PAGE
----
As an example, the following code snippet shows how the CreateUserWizard control may be used on an ASP.NET Web Form. The MembershipProvider attribute is set to the value assigned to the provider in our web.config file.

The WizardSteps allows you to customize the steps in the registration process -- that is accomplished in the following example with the message that is displayed upon successful registration (asp:CompleteWizardStep element). You may define additional steps as well.






<asp:CreateUserWizardStep runat="server">


<asp:CompleteWizardStep runat="server">




All of the controls are easily tied to a membership provider, so it's simple to use the controls in a Web application without any code. Another good example is the LoginStatus control, which allows you to display custom messages according to a user's status.


ID="LoginStatus1" runat="server"

LogoutText="Not logged in"

LoginText="Not Logged in" />

Easily secure your application

One of the goals with new releases of the .NET Framework is to simplify common programming chores. Providing site security via registration and logon is a common aspect of most Web applications. The Membership API provides methods for providing this functionality, and these methods are tied to the Login controls available for use on ASP.NET Web Forms.

What ASP.NET 2.0 features simplify your projects? What features would you like to see added to ASP.NET? Share your thoughts with the Web Developer community.

Tony Patton began his professional career as an application developer earning Java, VB, Lotus, and XML certifications to bolster his knowledge.


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Tony Patton has worn many hats over his 15+ years in the IT industry while witnessing many technologies come and go. He currently focuses on .NET and Web Development while trying to grasp the many facets of supporting such technologies in a productio...


Is this the same facility that is then accessed through Visual Studio and with the Website Solution open and the web project selected, then under the menu bar selection you chose Website>ASP >net Configuration? And then the localhost web page displays the Web Site Administration Tool? From there you select the Security Tab and are supposed to be able to set up all your users et al? At that point I am greeted with the error that there is a problem with my selected data store. I have read all the blogs and forums and have been debugging this for the better part of 2008 (OK, not all year, but when I get the chance to work on it) and to no avail have not been able to get it to find the data store I have supposedly set up on the server with the aspnet_regsql.exe. The Server (using SQL Server 2005 Express) is also hosting my website (VB, and is a Windows 2000 SP4 (implicitly IIS 5.0).


It's nice that you have all of the scattared information under the one roof. Keep on doing such type of work in the future.


The one thing I absolutely hate about it is the fact that you can only use the administration tool in your development environment, so you still end up coding interfaces for administrative purposes. Another thing worth mentioning is that this is meant to handle the authentication/authorization portion ONLY. People tend to think this is a complete solution for keeping people's profiles among other stuff. This feature stores information on a per-application basis so it is meant to be a separate block. What I do in my case is I keep it as a separate database usable by all applications and store the rest of the user information in another "specialized" application database. The only caveat with this is referential integrity, but then again, more times than not you don't want to set foreign keys on user IDs. Aside from that, it does save a lot of time. My two cents. Great article by the way. It would be nice if you could go a little bit more in depth in a future one.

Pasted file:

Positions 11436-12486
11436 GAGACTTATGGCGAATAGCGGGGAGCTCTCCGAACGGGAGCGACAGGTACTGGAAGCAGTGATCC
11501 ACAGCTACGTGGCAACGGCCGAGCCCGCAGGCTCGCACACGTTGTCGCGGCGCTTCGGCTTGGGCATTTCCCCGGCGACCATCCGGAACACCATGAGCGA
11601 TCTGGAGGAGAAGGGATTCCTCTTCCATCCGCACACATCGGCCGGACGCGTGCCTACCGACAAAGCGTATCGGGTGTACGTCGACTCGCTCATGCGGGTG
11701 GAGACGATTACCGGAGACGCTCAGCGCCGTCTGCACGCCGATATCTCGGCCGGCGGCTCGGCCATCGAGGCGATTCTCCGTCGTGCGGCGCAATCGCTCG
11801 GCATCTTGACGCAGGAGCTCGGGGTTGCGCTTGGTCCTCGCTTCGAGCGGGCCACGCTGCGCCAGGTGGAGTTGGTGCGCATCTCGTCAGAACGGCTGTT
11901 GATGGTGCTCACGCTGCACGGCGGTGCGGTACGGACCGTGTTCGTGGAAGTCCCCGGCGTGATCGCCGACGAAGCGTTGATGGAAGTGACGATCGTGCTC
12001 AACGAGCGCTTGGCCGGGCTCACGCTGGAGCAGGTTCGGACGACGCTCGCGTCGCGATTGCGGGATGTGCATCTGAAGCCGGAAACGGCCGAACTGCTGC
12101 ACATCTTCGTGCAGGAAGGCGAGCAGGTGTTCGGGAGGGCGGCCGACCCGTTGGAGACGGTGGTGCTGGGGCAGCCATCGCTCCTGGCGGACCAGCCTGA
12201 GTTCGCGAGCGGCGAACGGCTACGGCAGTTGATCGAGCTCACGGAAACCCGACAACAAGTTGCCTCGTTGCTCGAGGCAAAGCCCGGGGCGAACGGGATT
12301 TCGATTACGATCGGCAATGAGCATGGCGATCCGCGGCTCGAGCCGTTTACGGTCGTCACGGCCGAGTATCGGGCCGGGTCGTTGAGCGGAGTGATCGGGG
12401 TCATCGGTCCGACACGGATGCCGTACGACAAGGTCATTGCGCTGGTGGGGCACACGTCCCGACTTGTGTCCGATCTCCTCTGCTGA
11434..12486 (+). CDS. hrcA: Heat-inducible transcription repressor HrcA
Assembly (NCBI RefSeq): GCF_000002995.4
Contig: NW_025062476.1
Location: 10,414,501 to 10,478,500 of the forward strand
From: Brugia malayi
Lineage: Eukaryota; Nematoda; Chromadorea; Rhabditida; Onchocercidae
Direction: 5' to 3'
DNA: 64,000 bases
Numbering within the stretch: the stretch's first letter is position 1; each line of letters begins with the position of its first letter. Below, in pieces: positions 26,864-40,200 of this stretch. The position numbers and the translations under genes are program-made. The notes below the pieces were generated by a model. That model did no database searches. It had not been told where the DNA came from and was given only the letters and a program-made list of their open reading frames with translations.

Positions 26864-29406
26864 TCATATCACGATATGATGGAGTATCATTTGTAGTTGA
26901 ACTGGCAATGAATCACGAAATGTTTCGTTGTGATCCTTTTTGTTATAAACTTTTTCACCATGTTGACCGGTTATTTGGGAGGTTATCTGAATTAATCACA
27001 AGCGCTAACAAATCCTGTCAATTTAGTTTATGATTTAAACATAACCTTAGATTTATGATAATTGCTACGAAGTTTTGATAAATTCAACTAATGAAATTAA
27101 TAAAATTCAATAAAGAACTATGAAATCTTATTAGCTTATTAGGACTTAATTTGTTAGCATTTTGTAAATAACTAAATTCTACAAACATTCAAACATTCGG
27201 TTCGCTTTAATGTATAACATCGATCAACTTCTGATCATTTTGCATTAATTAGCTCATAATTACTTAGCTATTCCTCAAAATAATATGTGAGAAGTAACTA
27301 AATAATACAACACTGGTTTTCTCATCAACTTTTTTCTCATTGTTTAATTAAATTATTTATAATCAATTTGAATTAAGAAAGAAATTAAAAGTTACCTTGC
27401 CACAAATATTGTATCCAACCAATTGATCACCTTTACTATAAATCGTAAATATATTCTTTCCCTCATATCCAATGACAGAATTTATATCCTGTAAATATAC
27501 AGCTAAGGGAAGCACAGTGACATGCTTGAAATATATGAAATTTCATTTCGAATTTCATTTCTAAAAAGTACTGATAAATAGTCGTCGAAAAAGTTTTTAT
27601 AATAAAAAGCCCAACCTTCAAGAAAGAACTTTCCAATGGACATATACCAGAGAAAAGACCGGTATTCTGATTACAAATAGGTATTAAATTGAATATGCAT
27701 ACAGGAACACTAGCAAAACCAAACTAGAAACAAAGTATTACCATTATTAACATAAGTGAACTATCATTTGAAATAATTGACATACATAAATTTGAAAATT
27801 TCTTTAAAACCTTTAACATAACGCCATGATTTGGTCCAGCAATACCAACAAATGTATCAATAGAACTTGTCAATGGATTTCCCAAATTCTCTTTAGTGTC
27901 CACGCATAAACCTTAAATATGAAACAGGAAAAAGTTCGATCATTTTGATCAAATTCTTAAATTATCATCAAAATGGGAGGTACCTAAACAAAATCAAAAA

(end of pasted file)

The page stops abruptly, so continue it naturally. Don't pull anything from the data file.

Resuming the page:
Its a great Idea to Secure ASP.NET 2.0 sites with Membership API , but I wonder why SSL and portforwarding (tunneling ) is not used for web sites, is it difficult or impossible.


If you use shared hosting, deploy the membership database can be a burden. Overall I found the controls also lack flexibility. Maybe good for Intranet, enterprise, complex user management.


You probably meant to recommend using this tool instead of regiis: Aspnet_regsql.exe


I have tried this successfully a couple of times using Visual Web Developer Express. I got a rude shock when i tried to host a membership and roles enabled site, its not even a third as simple, in fact I could not get it work. I am also aware that its possible to use access as the Role Provider, any tip on this and handling live projects.


Thank you Tony. The article was brief but very meaningful. I have Membership provider in my project. It really does help in simplying common programming tasks. The functionalities exposed via the Membership API's coupled with the SQL and Active Directory providers and Login controls (Login,Change password and CreateUserWizard); really help to cut down the common programming chores required in projects.

Justin James
Justin James

Tony, thanks for the piece. The membership system is one of my favorite items in .Net, since it releives the burden of having to "boilerplate" this code. J.Ja


Yes, you are correct, thank you for pointing it out.


Yes, a great addition to the framework - saves lots of time.